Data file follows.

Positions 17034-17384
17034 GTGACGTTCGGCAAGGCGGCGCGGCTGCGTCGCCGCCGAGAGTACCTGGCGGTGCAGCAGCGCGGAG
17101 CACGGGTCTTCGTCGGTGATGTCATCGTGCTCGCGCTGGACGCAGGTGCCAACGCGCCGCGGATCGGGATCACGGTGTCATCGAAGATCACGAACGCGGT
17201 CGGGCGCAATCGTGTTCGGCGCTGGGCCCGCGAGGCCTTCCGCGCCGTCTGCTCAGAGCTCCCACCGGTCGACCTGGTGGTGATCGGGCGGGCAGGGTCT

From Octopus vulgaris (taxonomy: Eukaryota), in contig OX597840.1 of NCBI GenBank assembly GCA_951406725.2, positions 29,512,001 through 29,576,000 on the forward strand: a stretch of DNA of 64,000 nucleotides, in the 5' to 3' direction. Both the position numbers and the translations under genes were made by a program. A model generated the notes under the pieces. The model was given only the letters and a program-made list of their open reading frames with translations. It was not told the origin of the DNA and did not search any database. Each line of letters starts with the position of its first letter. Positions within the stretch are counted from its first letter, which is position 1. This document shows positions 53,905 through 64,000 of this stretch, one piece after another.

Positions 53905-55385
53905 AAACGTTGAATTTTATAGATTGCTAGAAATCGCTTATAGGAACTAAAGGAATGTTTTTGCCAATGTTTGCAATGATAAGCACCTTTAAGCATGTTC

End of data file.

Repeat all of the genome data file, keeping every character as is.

Positions 17034-17384
17034 GTGACGTTCGGCAAGGCGGCGCGGCTGCGTCGCCGCCGAGAGTACCTGGCGGTGCAGCAGCGCGGAG
17101 CACGGGTCTTCGTCGGTGATGTCATCGTGCTCGCGCTGGACGCAGGTGCCAACGCGCCGCGGATCGGGATCACGGTGTCATCGAAGATCACGAACGCGGT
17201 CGGGCGCAATCGTGTTCGGCGCTGGGCCCGCGAGGCCTTCCGCGCCGTCTGCTCAGAGCTCCCACCGGTCGACCTGGTGGTGATCGGGCGGGCAGGGTCT

From Octopus vulgaris (taxonomy: Eukaryota), in contig OX597840.1 of NCBI GenBank assembly GCA_951406725.2, positions 29,512,001 through 29,576,000 on the forward strand: a stretch of DNA of 64,000 nucleotides, in the 5' to 3' direction. Both the position numbers and the translations under genes were made by a program. A model generated the notes under the pieces. The model was given only the letters and a program-made list of their open reading frames with translations. It was not told the origin of the DNA and did not search any database. Each line of letters starts with the position of its first letter. Positions within the stretch are counted from its first letter, which is position 1. This document shows positions 53,905 through 64,000 of this stretch, one piece after another.

Positions 53905-55385
53905 AAACGTTGAATTTTATAGATTGCTAGAAATCGCTTATAGGAACTAAAGGAATGTTTTTGCCAATGTTTGCAATGATAAGCACCTTTAAGCATGTTC